Capability: psychological (COM-B domain)

Knowledge (TDF domain)

Knowledge, awareness and uncertainty (theme)

Identified as important by 13 reviews [33, 50,51,52, 54, 55, 58,59,60,61,62,63, 65] (average quality score 7.2/11).

Inadequate knowledge and awareness and uncertainty were identified as important barriers to depression diagnosis and management [51, 56], recognition of insomnia [33], antibiotic prescribing in childhood infections [50] and acute respiratory tract infections (ARTIs) [65], engagement in cancer care [58], integration of genetics services [60], discussing smoking cessation [55], collaborative practice [62], management of multimorbidity [52], breast and colorectal screening in older adults [54] and chlamydia testing [59, 63]. This varied from a lack of knowledge of the topic as a whole, to more specific skills or outcomes. For example, PCPs reported a lack of knowledge around the epidemiology and presentation of chlamydia, benefits of testing, how to take specimens, and treatment options [59]. When prescribing antibiotics for childhood infections and ARTIs, PCPs reported they tend to prescribe “just in case” when they are uncertain of the consequences of not prescribing, such as when the diagnosis is unclear, or where there is no established doctor-patient relationship [50, 65]. There was widespread lack of knowledge within the field of genetics, including uncertainty around cancer genetics, genetic testing, genetic discrimination legislation, and local genetics service provision [60]. As well as a lack of knowledge of national guidelines and strategy [60, 63], inadequate guidelines were reported to exacerbate a lack of knowledge. For example, a lack of attention in guidelines on how social problems affect response to depression management was reported to exacerbate PCPs’ uncertainty around their role in managing depression [56]. Lack of knowledge and uncertainty were frequently reported to cause discomfort, low confidence, and reluctance to fill certain roles.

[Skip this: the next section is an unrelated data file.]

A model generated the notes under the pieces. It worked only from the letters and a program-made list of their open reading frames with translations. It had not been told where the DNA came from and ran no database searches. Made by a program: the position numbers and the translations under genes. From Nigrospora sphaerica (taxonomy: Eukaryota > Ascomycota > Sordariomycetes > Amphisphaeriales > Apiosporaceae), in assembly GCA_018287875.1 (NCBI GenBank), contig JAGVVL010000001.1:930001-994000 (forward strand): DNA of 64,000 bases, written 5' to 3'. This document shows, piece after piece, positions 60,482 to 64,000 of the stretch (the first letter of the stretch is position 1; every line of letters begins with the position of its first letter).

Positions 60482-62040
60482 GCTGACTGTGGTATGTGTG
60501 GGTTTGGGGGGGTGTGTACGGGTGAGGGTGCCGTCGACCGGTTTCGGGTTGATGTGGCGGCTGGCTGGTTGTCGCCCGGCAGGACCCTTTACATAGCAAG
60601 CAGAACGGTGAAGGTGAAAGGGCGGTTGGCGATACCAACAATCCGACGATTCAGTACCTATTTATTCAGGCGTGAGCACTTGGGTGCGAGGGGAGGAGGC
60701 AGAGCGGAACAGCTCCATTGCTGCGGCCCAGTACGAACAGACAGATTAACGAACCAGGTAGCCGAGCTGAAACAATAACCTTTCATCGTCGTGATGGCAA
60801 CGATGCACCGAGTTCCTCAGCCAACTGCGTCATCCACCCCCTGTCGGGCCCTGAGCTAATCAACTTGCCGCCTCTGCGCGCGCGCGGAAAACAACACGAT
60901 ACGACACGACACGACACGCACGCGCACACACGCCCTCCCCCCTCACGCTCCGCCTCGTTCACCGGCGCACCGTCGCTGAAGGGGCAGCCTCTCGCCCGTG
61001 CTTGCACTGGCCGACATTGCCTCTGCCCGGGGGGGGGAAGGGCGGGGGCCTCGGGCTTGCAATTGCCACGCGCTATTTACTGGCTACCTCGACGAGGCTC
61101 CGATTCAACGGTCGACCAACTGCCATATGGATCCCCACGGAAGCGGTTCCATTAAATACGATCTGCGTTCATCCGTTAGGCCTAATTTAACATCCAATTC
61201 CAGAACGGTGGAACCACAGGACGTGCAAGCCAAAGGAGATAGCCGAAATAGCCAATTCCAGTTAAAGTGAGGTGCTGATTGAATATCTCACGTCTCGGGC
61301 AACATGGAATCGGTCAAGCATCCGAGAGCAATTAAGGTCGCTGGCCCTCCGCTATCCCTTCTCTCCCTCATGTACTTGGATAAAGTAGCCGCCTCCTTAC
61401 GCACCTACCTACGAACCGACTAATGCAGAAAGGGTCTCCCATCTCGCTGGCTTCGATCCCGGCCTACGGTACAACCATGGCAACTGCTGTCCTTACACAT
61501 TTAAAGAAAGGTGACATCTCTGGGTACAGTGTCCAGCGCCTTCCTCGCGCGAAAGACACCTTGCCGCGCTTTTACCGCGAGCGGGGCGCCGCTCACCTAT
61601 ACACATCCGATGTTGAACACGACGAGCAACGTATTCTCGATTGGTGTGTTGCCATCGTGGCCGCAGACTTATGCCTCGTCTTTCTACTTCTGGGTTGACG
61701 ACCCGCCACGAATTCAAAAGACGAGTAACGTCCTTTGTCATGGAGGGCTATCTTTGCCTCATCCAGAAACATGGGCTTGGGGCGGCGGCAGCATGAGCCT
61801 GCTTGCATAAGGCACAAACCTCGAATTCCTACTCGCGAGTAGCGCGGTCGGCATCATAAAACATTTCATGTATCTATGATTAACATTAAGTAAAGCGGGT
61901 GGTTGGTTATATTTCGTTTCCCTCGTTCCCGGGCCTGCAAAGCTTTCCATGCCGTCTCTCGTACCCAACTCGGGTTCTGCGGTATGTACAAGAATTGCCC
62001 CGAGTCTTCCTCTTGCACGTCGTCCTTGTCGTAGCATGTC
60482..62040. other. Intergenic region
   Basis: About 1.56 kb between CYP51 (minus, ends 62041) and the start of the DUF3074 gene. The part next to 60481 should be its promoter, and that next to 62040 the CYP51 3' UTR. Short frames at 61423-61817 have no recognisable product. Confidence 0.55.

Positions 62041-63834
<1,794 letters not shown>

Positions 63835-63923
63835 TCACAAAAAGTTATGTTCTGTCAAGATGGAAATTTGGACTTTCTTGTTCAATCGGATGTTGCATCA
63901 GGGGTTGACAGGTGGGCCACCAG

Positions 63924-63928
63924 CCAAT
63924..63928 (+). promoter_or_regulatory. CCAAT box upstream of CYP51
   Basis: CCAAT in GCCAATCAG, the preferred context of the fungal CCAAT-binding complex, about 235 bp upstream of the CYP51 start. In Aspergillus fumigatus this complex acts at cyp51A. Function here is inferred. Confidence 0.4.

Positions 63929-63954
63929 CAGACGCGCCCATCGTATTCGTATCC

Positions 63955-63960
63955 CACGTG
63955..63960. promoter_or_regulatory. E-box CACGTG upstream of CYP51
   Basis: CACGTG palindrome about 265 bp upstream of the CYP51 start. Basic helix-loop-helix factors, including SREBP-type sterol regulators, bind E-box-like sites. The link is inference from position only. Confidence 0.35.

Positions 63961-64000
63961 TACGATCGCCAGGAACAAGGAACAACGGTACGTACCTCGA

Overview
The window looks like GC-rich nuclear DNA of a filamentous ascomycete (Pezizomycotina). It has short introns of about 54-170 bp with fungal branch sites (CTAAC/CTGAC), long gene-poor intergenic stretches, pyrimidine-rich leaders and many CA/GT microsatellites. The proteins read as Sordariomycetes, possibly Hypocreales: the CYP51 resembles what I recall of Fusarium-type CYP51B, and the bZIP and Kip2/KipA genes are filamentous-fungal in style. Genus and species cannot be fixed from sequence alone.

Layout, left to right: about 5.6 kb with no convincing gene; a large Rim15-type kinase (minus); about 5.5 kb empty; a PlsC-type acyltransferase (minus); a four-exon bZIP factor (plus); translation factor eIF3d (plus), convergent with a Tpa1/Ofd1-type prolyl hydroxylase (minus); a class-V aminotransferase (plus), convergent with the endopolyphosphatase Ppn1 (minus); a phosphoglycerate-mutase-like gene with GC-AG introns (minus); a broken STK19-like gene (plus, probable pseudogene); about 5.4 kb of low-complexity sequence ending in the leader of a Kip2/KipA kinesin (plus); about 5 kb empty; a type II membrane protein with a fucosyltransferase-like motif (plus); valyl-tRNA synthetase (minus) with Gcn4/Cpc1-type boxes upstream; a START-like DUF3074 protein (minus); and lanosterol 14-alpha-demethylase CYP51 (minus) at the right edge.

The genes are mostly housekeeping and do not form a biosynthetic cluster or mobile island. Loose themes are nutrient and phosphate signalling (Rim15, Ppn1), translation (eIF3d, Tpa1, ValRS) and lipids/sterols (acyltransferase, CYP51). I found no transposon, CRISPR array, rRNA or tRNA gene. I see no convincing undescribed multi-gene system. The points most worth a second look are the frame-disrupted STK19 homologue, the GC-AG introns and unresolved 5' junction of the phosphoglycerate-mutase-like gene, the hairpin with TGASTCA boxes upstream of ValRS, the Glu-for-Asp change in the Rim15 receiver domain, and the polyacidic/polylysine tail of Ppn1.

Opportunity: physical (COM-B domain)

Environmental context and resources (TDF domain)

Time, workload and general resources (theme)

Identified as important by 13 reviews [33, 48, 50, 51, 53,54,55, 58,59,60,61, 63, 64] (average quality score 7.3/11).

A lack of time to implement a variety of different tasks and clinical behaviours was reported, compounded by a large and complex workload and lack of general resources. A prominent barrier was time-pressured consultations, where PCPs reported difficulty in ensuring the clinician and parents are satisfied with the outcome when treating childhood infections [50], offering alternative interventions [53], listening to patients with depression [56], discussing emotions in cancer care [58] or smoking cessation with patients [55], introducing chlamydia testing and addressing sexual health-related concerns [63], recognising, diagnosing and managing child and adolescent mental health problems [61], and negotiating with patients [48]. PCPs also reported a lack of time to read and assess evidence and guidelines and reflect on their own practice [48, 64].

Guidelines, evidence and decision-making tools (theme)